Sometimes I write songs, though not for me because I’m not a singer! This (tiny as it is) is probably my favourite, written for a Kinlochleven High School mini-production of ‘Kidnapped’ in November 2007 and sung by two offstage girl singers as a kind of Greek chorus at the point at which a sick David and Alan quarrel and make up. The cue lines from the book are:

“Alan,” cried I, “what makes ye so good to me? What makes ye care for such a thankless fellow?” “Deed, and I don’t know,” said Alan. “For just precisely what I thought I liked about ye, was that ye never quarrelled:— and now I like ye better!”

Afraid you have to make do with my voice here because no-one else has sung it for years, but I still liked it well enough to try it myself. The balance could be better when it’s just straight-from-camera on a tripod at the end of the piano, but I was actually playing much quieter than it sounds and at least you can still hear the voice!

Lyrics (also by me):
Angry words may cut you deep
And quarrels make you cry,
But though true friends can make you weep
They’ll still be standing by.

Bitter though your mood may be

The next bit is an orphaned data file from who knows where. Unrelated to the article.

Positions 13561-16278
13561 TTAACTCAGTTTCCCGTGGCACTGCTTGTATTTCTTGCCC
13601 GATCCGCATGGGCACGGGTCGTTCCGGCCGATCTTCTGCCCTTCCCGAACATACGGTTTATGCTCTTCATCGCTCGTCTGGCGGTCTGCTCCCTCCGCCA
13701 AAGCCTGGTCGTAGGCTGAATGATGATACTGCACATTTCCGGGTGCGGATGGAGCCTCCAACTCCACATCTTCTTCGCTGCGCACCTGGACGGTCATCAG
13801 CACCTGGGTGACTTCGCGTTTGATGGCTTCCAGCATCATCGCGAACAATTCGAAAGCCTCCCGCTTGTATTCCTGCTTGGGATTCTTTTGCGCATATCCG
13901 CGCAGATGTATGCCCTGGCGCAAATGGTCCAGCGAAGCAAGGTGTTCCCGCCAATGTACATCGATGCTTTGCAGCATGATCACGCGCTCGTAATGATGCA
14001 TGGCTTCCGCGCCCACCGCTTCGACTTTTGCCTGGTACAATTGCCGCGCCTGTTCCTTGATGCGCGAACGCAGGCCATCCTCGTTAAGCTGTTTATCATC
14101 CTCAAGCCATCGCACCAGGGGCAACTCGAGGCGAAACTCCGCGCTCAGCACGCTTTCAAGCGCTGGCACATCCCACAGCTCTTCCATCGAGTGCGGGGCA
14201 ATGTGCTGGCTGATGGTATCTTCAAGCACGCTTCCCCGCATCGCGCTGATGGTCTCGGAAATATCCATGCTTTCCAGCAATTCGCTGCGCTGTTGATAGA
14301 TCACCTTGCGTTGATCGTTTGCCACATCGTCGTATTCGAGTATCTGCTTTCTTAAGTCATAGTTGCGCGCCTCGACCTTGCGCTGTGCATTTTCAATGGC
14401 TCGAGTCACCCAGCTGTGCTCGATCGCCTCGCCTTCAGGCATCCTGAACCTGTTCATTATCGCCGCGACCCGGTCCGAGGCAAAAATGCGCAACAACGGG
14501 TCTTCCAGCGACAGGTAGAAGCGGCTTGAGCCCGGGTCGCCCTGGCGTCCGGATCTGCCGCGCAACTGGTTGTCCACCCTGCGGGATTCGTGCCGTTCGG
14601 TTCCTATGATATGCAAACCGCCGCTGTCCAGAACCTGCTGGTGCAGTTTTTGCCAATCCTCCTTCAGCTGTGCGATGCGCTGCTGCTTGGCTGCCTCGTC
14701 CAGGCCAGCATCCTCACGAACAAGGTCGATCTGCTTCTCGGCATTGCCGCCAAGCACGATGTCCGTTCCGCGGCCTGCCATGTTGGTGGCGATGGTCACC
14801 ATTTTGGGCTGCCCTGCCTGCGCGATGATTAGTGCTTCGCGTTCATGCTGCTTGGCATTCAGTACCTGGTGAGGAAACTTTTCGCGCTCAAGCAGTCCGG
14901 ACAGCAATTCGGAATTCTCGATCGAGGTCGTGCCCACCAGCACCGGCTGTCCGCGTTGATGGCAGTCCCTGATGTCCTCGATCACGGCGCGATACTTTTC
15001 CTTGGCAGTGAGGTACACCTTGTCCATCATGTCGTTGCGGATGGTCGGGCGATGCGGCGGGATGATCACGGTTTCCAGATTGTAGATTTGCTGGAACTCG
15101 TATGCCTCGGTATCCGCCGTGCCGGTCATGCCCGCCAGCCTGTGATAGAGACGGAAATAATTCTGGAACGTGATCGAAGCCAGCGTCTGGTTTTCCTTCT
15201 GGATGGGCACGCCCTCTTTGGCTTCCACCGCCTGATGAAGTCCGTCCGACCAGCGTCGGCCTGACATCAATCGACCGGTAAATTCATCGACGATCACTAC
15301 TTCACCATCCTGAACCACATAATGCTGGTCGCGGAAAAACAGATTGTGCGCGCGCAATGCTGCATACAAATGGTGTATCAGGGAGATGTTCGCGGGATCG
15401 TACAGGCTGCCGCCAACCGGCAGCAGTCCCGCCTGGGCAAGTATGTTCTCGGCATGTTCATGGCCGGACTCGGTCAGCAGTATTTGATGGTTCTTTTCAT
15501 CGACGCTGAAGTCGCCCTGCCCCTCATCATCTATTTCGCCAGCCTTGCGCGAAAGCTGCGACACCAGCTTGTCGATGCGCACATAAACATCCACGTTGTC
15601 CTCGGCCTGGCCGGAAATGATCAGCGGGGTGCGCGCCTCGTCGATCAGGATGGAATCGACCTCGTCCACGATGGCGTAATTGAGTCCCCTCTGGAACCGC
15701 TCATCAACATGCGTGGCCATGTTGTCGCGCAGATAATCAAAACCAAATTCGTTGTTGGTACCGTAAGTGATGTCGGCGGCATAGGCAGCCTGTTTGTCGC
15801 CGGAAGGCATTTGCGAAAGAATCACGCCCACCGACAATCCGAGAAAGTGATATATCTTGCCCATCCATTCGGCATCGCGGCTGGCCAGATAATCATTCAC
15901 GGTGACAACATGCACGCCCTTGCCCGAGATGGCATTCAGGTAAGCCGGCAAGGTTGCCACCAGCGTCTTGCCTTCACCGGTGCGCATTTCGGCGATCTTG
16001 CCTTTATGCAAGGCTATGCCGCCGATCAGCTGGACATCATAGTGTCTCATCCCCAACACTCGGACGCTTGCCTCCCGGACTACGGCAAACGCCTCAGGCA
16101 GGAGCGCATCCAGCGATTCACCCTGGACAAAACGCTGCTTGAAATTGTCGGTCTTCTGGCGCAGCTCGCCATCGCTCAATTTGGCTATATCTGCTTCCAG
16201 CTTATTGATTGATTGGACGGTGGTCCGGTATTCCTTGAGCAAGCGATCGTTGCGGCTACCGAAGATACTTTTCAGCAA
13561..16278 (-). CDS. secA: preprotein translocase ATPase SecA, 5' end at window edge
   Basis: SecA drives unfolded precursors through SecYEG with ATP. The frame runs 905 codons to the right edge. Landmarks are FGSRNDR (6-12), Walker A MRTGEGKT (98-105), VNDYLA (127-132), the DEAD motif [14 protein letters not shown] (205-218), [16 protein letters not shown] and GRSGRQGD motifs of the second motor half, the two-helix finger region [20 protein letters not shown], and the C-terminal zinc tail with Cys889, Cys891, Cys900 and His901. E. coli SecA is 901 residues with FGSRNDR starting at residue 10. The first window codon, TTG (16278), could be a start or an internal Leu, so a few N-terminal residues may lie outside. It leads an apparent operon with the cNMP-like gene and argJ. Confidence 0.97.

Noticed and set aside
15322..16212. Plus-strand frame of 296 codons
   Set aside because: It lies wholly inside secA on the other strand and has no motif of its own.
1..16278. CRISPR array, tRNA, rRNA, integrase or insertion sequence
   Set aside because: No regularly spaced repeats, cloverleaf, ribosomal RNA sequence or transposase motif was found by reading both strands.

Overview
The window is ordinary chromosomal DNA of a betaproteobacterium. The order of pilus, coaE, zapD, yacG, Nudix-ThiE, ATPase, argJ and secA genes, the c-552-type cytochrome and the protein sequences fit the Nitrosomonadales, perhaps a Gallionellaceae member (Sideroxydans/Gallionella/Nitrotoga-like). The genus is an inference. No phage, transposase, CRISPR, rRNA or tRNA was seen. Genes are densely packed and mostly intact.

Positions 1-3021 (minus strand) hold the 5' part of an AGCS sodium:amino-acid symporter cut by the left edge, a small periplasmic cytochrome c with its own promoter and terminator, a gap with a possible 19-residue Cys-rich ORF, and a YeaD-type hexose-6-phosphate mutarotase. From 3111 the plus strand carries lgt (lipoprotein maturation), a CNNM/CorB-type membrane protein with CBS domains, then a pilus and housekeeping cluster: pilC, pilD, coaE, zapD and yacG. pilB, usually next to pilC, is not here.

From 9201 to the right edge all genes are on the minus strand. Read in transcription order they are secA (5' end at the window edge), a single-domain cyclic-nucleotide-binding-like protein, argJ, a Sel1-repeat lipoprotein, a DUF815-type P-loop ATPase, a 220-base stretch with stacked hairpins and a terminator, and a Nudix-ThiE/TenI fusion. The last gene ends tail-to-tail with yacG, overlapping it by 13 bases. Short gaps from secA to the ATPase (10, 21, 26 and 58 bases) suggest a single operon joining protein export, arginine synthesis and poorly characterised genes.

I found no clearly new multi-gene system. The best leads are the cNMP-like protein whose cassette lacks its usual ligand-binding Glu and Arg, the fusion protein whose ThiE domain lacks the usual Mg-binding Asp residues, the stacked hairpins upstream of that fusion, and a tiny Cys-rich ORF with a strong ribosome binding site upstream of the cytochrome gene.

At times of needless strife,
Your friends in need are friends indeed
And surely friends for life,
And surely friends for life.

20 October 2017

More taking apart and putting together

Filed under: Sailing — admin @ 10:17 pm

So what’s been happening to Fly in the couple of months since my last blog?

Well, for about the first month of that, quite a lot of glassing in of the new bunk tops (basically Twig’s job with me doing some of the mixing etc.) and further forecabin paint stripping (my job… ugh!). Then not much over late September and early October as we were both separately away and/or busy with other things. But things are picking up again now with a fresh bout of activity starting with further water tank developments…

What’s happened in the two photos above is that, after all that effort designing a straight-sided water tank to fit and calculating volume/angles, both quotes to get it made up in polyethylene were silly expensive. So we decided just to make use of the shape of the boat and lay up a glassfibre one in place, with the first photo showing my handiwork stripping back further surfaces to bond that to and the second its front wall tacked in place by Twig. When finished, it’ll all be glassed and gelcoated inside with no wood surfaces left.